Google, AP Agree On New Licensing Deal


Google and the Associated Press seemed to have mended fences enough to have reset a licensing agreement that would enable the search engine giant to post AP content to Google News.

The reinstated licensing agreement also allows Google to index and post AP content over the Web in general.

"We look forward to future collaborations, including on ways Google and AP can work together to create a better user experience and new revenue opportunities," said Josh Cohen, Google's senior business product manager, in a company blog post Monday.

The deal enables both companies to collaborate on future projects and services, as well as distribution outlets for news content, although terms of the contract were not disclosed and Google did not reveal what future revenue opportunities would emerge.

However, in general, fees paid by news media outlets for use of AP content average around $200,000 annually, while other larger organizations can pay upwards of $1 million per year, according to MarketWatch.

The AP also appeared to be outwardly optimistic about future collaborations between the news service and Google. "AP and Google will also work together in a number of new areas, such as ways to improve discovery and distribution of news," an AP spokesperson said in a statement.

In February, the AP had made a similar licensing deal with Google's search competitor Yahoo, which also features a comprehensive news aggregating service.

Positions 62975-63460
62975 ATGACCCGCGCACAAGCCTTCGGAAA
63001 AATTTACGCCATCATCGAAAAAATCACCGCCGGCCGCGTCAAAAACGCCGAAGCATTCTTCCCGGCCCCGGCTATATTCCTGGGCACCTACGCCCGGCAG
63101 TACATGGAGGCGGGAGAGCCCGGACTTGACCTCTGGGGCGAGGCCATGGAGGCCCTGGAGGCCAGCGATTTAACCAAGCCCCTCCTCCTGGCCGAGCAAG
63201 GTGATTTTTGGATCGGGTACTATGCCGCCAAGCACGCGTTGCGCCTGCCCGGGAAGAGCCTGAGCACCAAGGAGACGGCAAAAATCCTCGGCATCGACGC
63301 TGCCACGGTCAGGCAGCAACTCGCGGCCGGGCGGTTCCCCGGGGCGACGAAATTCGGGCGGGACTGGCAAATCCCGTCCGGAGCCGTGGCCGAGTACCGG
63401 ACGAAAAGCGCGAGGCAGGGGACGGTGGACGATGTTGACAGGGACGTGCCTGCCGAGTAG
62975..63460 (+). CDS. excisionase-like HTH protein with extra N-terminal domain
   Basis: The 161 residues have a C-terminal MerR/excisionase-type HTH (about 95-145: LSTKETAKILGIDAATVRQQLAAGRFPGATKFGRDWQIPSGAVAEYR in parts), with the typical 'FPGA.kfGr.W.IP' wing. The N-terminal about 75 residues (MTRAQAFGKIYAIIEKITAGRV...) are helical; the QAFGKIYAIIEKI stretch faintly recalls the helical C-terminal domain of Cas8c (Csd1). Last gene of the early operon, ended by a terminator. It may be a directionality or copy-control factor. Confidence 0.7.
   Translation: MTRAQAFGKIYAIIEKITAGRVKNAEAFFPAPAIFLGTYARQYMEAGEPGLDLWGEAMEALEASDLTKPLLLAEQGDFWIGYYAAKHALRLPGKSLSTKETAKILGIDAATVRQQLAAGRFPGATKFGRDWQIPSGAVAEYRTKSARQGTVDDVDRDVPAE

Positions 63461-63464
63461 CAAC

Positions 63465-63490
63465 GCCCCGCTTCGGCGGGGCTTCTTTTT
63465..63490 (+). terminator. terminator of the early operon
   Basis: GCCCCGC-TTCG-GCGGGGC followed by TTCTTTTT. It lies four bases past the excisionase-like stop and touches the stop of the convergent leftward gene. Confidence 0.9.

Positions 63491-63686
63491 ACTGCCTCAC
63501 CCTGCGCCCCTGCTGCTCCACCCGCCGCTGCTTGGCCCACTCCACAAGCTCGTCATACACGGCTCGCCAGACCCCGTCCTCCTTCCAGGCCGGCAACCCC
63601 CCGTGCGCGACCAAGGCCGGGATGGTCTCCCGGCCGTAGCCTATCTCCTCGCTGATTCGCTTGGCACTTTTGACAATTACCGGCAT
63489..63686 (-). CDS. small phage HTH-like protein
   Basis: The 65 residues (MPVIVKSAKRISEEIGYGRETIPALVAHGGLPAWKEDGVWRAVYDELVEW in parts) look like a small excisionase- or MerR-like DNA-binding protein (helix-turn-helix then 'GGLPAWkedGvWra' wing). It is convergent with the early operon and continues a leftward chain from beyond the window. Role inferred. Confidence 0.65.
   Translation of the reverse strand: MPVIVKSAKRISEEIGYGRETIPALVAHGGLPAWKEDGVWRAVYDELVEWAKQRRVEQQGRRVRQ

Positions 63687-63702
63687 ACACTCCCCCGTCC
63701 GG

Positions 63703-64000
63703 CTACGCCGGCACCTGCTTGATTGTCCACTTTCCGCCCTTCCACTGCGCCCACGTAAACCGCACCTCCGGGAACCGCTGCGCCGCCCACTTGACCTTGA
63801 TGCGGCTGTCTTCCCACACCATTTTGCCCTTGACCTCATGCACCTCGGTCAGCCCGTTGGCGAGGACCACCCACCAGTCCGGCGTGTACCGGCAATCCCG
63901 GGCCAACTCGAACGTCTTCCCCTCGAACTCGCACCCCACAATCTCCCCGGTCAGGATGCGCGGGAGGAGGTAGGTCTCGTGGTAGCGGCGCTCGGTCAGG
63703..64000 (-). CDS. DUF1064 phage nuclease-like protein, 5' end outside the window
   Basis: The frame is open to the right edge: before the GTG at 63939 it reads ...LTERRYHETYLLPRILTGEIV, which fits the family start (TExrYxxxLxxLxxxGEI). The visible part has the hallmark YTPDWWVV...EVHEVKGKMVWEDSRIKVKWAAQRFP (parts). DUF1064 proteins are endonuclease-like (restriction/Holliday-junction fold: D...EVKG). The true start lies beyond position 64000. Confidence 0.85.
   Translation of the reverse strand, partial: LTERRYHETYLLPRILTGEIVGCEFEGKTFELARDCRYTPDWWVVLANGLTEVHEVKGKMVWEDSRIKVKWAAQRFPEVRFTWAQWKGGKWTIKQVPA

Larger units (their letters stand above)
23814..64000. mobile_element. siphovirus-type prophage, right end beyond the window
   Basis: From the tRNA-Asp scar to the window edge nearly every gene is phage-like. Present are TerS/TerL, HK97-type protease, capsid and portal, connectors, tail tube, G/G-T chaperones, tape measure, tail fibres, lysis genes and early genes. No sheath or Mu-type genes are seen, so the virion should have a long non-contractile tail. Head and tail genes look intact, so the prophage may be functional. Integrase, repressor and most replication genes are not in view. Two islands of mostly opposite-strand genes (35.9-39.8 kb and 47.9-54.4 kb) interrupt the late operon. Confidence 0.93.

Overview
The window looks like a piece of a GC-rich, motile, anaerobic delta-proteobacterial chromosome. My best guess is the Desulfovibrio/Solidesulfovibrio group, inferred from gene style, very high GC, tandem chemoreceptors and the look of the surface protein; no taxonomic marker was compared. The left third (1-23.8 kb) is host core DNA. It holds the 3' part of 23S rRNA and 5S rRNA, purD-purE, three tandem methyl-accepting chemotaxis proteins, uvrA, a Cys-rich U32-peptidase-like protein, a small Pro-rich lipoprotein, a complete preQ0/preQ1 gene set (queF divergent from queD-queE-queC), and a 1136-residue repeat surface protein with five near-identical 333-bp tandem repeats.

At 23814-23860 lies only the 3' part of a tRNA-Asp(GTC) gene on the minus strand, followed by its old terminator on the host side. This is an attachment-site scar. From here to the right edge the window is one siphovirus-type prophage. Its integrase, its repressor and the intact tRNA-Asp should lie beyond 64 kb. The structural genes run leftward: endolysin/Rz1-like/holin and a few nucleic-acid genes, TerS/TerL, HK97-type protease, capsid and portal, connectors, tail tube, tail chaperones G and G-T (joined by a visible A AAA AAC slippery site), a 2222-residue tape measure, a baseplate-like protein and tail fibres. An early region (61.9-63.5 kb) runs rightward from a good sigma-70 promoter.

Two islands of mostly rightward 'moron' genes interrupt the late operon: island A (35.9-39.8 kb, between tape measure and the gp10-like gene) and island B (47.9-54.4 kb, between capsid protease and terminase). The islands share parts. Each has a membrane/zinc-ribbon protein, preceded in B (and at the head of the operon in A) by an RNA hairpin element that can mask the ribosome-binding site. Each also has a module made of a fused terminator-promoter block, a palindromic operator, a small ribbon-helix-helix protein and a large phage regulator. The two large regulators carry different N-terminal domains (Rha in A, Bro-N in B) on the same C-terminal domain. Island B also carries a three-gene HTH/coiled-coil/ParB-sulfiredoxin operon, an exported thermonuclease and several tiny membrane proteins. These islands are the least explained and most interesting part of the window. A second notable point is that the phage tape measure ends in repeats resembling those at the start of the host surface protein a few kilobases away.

Google started hosting news content with the AP, as well content from other media outlets, on its Google News site after first embarking on a licensing agreement with them in 2007. Google and the AP's contract expired in January of this year, leaving negotiations in limbo until both companies reached an agreement that would finalize a renewal. With licensing terms up in the air, Google stopped hosting AP content altogether on Google News this year, publicly stating at the time that it would not be adding any new AP material to its site.

The reconciliation could bode well for media relations with the search engine giant, experts say. Google has previously been under fire by some of the biggest news organizations, such as the AP, which have said that Google News exploits their services without fair compensation.

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